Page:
There is no country better equipped to help the world out of this crisis than the UK. Over the past 10 years, this Government have made the Department for International Development a global leader in international development and reaffirmed its commitment as one of the world’s biggest development donors. It is no surprise that the UK is at the forefront of the global response and has committed up to £744 million of UK aid so far, including the highest level of funding for the Coalition for Epidemic Preparedness Innovations to find a vaccine. We are working with other donors and refocusing our programmes on the urgent response to coronavirus.
I welcome the Secretary of State’s Gavi announcement. Does she agree that the long-term outlook for DFID’s joint funding of vaccine research projects—with, for example, the Bill and Melinda Gates Foundation—will be more secure with a separate international aid department than if DFID were merged into the Foreign Office?
Our response to covid-19, including on vaccines, treatments and testing, is a great example of joint working between DFID and the FCO, as well as with Department of Health and Social Care and Department for Business, Energy and Industrial Strategy experts. We are able to combine our world-class diplomatic network with DFID’s global leadership on development. We are proud of the UK’s close partnership with the Bill and Melinda Gates Foundation, including on the Wellcome therapeutics accelerator initiative, to which we committed up to £40 million with the aim of bringing 100 million courses of covid-19 treatment to those who will need it the most in 2020.
I welcome DFID’s announcement on supporting efforts to curb the spread of covid-19, but we need to increase support for non-governmental organisations. They have been granted just £20 million, but say they need £100 million to move quickly and effectively to mitigate the effects of this humanitarian crisis. Today, I have sent a cross-party letter signed by more than 100 parliamentarians from both Houses calling for further funding to be made available. The world looks to the UK in terms of international response, so will the Secretary of State reconsider NGO funding?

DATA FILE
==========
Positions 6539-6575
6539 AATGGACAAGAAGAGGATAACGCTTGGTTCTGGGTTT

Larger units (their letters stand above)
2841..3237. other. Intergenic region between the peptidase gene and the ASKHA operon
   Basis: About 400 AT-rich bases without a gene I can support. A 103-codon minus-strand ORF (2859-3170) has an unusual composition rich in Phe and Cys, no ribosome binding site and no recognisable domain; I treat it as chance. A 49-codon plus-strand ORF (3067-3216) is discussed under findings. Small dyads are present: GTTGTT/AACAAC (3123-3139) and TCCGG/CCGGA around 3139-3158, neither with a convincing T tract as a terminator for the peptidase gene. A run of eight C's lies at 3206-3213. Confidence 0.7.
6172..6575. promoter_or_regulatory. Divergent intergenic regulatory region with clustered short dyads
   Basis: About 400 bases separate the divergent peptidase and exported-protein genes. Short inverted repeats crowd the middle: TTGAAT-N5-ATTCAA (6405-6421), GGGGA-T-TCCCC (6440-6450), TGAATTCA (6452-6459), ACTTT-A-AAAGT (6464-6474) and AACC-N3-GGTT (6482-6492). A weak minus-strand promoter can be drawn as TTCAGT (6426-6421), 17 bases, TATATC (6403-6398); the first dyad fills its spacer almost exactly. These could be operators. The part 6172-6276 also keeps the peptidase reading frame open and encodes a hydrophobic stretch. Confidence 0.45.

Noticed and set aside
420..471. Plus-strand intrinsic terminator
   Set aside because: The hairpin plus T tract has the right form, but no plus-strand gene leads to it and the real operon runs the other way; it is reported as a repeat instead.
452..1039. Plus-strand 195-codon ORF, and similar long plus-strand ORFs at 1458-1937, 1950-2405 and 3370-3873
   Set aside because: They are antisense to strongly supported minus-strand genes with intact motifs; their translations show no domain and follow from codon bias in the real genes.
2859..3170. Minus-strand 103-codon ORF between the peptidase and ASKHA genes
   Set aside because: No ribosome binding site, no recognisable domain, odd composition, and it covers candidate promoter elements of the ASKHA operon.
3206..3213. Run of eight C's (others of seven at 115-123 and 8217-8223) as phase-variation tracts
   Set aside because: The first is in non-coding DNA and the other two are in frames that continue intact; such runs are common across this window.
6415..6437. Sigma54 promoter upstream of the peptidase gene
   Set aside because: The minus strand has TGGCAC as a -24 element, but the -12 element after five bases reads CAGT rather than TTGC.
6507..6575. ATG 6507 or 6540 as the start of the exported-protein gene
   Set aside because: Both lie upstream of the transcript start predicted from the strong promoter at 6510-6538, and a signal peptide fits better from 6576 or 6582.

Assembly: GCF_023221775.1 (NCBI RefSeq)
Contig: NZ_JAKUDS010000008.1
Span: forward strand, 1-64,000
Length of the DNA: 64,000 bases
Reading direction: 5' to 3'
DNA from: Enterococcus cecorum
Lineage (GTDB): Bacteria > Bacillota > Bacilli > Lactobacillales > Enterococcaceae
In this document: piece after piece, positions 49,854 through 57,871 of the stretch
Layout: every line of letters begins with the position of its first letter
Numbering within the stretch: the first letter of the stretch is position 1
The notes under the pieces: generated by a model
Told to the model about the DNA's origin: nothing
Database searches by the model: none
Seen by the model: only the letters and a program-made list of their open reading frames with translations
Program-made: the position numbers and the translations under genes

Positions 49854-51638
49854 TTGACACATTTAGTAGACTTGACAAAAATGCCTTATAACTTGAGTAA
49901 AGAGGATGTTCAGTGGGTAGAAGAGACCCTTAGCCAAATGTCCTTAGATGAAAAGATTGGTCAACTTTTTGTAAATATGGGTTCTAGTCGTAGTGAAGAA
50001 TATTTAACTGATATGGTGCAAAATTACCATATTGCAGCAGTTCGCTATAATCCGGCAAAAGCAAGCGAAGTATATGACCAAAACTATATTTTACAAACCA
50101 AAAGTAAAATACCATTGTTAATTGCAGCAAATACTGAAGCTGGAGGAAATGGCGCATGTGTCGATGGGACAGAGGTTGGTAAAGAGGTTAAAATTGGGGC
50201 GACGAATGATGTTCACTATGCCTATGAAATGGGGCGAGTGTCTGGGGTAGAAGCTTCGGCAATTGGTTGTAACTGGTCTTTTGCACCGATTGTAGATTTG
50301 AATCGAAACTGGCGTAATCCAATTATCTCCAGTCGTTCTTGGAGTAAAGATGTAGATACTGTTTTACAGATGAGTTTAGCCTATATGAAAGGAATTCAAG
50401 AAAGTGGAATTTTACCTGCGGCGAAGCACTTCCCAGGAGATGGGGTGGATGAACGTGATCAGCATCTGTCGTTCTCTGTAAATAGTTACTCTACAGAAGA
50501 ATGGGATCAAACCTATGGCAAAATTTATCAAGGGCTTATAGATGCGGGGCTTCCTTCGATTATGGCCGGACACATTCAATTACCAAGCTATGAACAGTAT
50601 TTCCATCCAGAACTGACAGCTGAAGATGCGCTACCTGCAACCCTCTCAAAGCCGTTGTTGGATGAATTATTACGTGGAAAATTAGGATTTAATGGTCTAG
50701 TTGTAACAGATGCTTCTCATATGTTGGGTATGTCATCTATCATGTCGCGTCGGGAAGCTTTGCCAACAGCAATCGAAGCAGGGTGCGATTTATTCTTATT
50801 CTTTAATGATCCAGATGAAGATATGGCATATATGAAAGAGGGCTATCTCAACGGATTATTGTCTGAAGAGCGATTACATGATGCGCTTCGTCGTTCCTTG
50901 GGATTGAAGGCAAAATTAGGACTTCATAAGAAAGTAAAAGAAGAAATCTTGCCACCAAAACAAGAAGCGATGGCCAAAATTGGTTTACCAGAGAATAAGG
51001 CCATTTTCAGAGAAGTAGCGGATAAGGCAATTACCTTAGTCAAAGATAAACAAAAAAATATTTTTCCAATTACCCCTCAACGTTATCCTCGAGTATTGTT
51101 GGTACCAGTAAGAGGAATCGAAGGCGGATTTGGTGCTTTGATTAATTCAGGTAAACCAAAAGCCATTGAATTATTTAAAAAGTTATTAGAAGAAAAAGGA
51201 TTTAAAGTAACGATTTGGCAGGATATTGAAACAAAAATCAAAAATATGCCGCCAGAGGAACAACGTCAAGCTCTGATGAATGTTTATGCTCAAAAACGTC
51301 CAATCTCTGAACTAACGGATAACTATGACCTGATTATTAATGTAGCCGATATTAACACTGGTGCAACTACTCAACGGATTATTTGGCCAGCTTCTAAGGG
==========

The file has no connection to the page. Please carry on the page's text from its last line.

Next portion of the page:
So far, we have made commitments in three areas of funding for resilience of vulnerable countries through international appeals, from the World Health Organisation, UNICEF and the UNHCR, and the International Red Cross and Red Crescent, to which we have pledged £55 million. We are doing a £100 million project with Unilever, for which DFID is providing £50 million, to help to reach more than 1 billion people with sanitation training and tools. That goes alongside more than £300 million which we are providing for vaccines and therapeutics. DFID continues to lead the way forward in how all countries must help to tackle this great invisible killer.
With virtually no testing capabilities, limited supplies of ventilators and scarce hospital beds, the impact of the coronavirus on the millions of refugees who are living in overcrowded camps will be catastrophic. Since my letter highlighting this state of affairs at the start of the month, what steps has the Secretary of State taken to increase spaces for screening, isolation and quarantine for the world’s most vulnerable people?
In these early stages, DFID has led the world in its commitment to supporting organisations that can reach in to the most vulnerable communities, including the Refugee Council. We have provided £75 million to the WHO, £25 million to UNICEF and £20 million to the UNHCR as initial commitments to help those who we hope are most able to reach the most vulnerable as quickly as possible.
Thank you, Mr Speaker. Bond’s recent covid-19 survey reveals that 86% of UK NGO members are cutting back or considering cutting back in-country work, so how is DFID making sure that 30 years of work in alleviating poverty does not unravel as health systems come under more strain in lower-income countries?
The hon. Lady is absolutely right. There is a real challenge for those of us who are committed to helping vulnerable countries to become stronger and more self-sufficient. We have had to bring some of our team home, but many are still in country. We are finding as many ways as possible to support in-country work on the economic and the healthcare sides, to make sure that those countries do not fall over and that the work that has painstakingly been built up to help them to develop in strength and self-sufficiency does not go backward.